31 Days of the Little Way: The Case of the Missing Jacket

Before I met John, I never knew about train shows, which are sort of flea markets for toy trains and train accessories. Most times when John goes to a train show, he takes his dad or one of our boys.
A couple of weeks ago John and Leo went to one and had a great time, especially because John’s dad went, too. Then at the end of the show, they left my son’s jacket behind. They realized it miles and miles later, so they came home without it.
When Leo told me, I was so disappointed. The jacket was brand-new. I tried not to think about what it had cost and—more frustrating—the fact that I would now have to go shopping again. Naturally I hadn’t labeled it.
Oh, well, I figured. A jacket is a jacket. I hoped the person who found it could use it or donate it to someone who needed it.
Then the lady who ran the train show called John. She had found the jacket and remembered seeing our son at the show. She thought it might belong to him.

I’m so grateful to her. And I’m giving St. Anthony the credit for this one.
The jacket finder and her husband live not far from our former parish, St. Mark’s in Catonsville, Md., and Leo had been asking to go back to St. Mark’s for a visit. So John made plans to go to St. Mark’s for Sunday Mass and pick up the jacket afterward.
St. Mark’s has a special place in our family history. John and I met on the church steps there for our first date 13 years ago. A few years later we bought our first home in Catonsville, and we found our way back to St. Mark’s. It was there that we met the Bartlinski family and got to know Teresa’s story. And we have so many other memories, many of which started creeping back into my thoughts as we passed through the doors there on our way to Mass.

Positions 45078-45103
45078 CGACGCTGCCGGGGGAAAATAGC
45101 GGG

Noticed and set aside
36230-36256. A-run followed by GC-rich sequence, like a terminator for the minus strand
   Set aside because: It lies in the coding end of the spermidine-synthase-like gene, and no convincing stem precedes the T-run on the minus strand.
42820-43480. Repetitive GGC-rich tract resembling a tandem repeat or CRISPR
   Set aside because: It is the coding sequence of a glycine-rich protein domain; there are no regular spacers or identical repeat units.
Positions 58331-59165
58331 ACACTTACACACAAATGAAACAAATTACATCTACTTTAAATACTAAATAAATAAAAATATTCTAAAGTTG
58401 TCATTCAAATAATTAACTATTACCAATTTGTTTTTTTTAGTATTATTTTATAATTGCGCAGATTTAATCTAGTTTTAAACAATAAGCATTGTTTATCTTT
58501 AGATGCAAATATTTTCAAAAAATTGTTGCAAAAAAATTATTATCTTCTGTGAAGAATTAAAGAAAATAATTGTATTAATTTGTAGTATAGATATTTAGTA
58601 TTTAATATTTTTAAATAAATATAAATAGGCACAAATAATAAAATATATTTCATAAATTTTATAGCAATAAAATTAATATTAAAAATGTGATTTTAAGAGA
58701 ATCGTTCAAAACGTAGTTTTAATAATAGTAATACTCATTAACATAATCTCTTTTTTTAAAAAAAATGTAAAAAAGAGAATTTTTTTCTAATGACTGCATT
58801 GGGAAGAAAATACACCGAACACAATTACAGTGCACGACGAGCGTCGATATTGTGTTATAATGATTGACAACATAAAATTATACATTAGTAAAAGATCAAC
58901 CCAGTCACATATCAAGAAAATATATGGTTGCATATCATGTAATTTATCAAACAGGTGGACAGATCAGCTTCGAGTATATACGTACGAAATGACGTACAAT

But obviously I couldn’t do much reminiscing during Mass, especially because the pastor, Fr. Christopher Whatley, is a phenomenal homilist, and he always says something that speaks to me.
This Sunday he was talking about faith. He explained how if you look at the Latin for “credo,” the word that gives us “creed,” you can break it into two pieces—“do” from the verb “to give” and “cre” from the work for heart. When we say we believe, we are saying we give our hearts.
Now, I should definitely know that because I studied Latin in college, but hearing it today really struck me. I thought of how I believe in God, of course, and how we say, “We lift our hearts to the Lord.” Then I thought of how I believe in my marriage, and how we have made that same leap of faith in becoming parents, believing in our children, believing in our family, believing we would do all we could to support and strengthen these souls who are entrusted to our care.
I do. I believe. I give my heart.
After Mass, Daniel and I walked across the church to take a photo of a stained glass window I have seen and loved so many times. So often I spoke to their guardian angels when our children were on the other side of the world, and we were waiting to meet them. What I didn’t realize until later was that today was the Feast of the Guardian Angels.

Then we drove to pick up the jacket. When we pulled up to the house, we saw a Blessed Mother statue in the front yard. But that moment ended up being such a small piece of the day.
We had such a wonderful time together, enjoying Mass back at St. Mark’s, the car ride together, and lunch at our favorite restaurant in that part of town, Dimitri’s, with saganaki, the flaming Greek cheese our children rave about.
I’m happy to have the jacket back. But, looking back at our day, I’m also happy we lost it.
Things often happen for a reason, I believe.

Catholic Review

Catholic Review

The Catholic Review is the official publication of the Archdiocese of Baltimore.